According to surveys, 30 percent of households have water leaks (leaky faucet, toilet, etc.). The new system will allow consumers and the City Water Department to identify waste and promote changed behavior which will translate into better water utilization and energy savings. As part of the water meter replacement project, the City of Dubuque is creating a rebate program for costs associated with repairing leaks identified by the new metering system. The City will budget $10,000 annually for matching funds to fix leaks and reduce costs for water customers.
On August 25, IBM and leaders of Iowa's business and governmental communities officially opened a new IBM technology services delivery center -- located in the historic Roshek Building in downtown Dubuque, Iowa. IBM has hired several hundred people to work in the new facility and intends to employ up to 1,300 people there by the end of 2010.
The new facility joined an extensive network of more than 80 IBM delivery centers worldwide where employees maintain, monitor and support computer hardware, software and manage information technology services for thousands of IBM clients.
The opening of IBM's technology services delivery center in Dubuque is a milestone in the ongoing renaissance of the Midwestern city. A model for 21st century economic development, Dubuque was recently awarded the 2009 Excellence in Economic Development Award by U.S. Commerce Secretary Gary Locke for its commitment to research-based, market driven economic development. The U.S. Conference of Mayors named Dubuque the 2008 "Most Livable Small City" in the nation -- for attributes that include historical architecture, diverse arts and cultural amenities, abundant natural beauty, a skilled and educated workforce, and numerous quality private and public institutions of higher learning.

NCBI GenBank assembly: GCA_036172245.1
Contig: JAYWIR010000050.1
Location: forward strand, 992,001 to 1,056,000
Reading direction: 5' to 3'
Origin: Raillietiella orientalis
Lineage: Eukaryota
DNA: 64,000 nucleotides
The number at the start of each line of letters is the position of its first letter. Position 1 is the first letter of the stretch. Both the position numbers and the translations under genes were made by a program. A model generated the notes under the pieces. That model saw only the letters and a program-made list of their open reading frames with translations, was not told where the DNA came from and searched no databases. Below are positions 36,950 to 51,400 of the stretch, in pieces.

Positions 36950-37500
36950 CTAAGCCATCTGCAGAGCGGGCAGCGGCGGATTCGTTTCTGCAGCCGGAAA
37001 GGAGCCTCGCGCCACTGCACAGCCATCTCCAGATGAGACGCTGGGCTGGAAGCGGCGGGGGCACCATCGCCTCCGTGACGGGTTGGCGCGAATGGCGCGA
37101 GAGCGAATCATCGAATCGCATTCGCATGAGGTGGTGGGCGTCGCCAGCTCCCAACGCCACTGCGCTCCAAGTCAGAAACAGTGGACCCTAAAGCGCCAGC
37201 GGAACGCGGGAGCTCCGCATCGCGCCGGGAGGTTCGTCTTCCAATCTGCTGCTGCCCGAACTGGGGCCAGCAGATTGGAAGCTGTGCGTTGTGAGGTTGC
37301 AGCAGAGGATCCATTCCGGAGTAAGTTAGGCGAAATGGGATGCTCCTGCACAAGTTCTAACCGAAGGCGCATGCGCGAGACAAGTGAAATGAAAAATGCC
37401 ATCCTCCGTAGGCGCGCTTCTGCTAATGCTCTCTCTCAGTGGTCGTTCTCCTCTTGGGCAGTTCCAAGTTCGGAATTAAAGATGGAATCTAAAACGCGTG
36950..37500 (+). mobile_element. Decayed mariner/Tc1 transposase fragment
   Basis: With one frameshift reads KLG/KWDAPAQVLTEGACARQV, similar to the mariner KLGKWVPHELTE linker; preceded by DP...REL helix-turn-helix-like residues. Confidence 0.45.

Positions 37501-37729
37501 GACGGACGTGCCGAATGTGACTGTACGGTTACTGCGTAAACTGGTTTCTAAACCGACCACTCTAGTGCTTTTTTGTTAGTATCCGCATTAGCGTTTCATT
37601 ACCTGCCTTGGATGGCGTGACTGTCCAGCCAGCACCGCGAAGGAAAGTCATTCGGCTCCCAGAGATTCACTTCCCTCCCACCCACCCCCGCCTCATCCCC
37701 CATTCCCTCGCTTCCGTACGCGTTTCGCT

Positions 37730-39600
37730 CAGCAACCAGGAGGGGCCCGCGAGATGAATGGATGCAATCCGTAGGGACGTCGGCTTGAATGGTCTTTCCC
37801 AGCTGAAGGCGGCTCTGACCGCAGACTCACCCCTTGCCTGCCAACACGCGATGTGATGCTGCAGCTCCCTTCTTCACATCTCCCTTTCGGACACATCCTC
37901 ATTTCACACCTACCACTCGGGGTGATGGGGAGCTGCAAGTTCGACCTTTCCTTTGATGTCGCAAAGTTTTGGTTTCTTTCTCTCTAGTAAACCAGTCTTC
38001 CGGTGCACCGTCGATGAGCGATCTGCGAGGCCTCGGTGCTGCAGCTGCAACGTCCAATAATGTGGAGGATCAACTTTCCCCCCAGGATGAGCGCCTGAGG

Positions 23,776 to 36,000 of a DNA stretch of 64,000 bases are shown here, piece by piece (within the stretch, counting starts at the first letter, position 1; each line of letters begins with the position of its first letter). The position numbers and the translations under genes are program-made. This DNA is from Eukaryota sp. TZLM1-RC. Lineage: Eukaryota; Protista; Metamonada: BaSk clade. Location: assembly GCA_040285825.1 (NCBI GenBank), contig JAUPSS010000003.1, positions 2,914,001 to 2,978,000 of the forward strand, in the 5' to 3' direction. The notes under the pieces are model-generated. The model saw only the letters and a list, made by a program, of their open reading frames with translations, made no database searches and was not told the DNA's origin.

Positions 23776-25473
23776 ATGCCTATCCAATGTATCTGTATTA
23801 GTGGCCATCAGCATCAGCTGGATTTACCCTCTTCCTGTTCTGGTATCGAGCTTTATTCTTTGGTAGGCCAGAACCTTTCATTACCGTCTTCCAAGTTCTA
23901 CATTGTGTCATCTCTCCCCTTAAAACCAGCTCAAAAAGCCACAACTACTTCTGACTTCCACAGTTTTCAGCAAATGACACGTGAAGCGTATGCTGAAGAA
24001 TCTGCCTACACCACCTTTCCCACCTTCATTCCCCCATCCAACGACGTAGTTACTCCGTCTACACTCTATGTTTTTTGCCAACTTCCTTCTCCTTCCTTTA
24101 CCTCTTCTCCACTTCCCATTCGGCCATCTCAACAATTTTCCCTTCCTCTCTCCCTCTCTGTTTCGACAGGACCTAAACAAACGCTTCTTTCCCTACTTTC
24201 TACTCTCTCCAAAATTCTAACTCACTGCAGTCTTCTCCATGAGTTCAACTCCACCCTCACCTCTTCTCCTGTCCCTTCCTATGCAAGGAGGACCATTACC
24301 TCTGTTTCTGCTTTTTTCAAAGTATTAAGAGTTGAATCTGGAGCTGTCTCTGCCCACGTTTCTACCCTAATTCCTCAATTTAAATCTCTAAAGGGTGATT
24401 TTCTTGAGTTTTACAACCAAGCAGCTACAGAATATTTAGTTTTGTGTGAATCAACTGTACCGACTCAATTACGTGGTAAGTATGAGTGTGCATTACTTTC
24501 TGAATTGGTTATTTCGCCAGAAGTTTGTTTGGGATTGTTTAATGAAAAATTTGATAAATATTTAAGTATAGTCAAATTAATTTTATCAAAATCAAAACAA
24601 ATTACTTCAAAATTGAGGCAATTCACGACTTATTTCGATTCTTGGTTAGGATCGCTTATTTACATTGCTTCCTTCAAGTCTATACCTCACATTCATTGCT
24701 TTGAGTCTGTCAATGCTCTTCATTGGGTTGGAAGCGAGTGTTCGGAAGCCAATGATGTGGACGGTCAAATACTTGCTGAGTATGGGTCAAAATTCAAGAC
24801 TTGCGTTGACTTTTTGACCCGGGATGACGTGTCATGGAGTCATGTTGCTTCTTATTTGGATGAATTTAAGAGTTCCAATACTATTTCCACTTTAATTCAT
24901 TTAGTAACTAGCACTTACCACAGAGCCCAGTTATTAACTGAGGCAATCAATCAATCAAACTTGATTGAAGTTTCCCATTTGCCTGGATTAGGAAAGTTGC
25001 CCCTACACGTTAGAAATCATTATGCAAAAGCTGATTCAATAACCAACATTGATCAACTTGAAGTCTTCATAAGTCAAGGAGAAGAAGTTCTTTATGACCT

A new report from the IBM Institute for Business Value, "A Vision of Smarter Cities", makes the case that cities must use new technologies to transform their systems to optimize the use of finite resources. As sustainability for cities and the planet becomes ever more important, the question isn't whether cities will do this; the question is: Which ones are doing it first? And, who will do it best?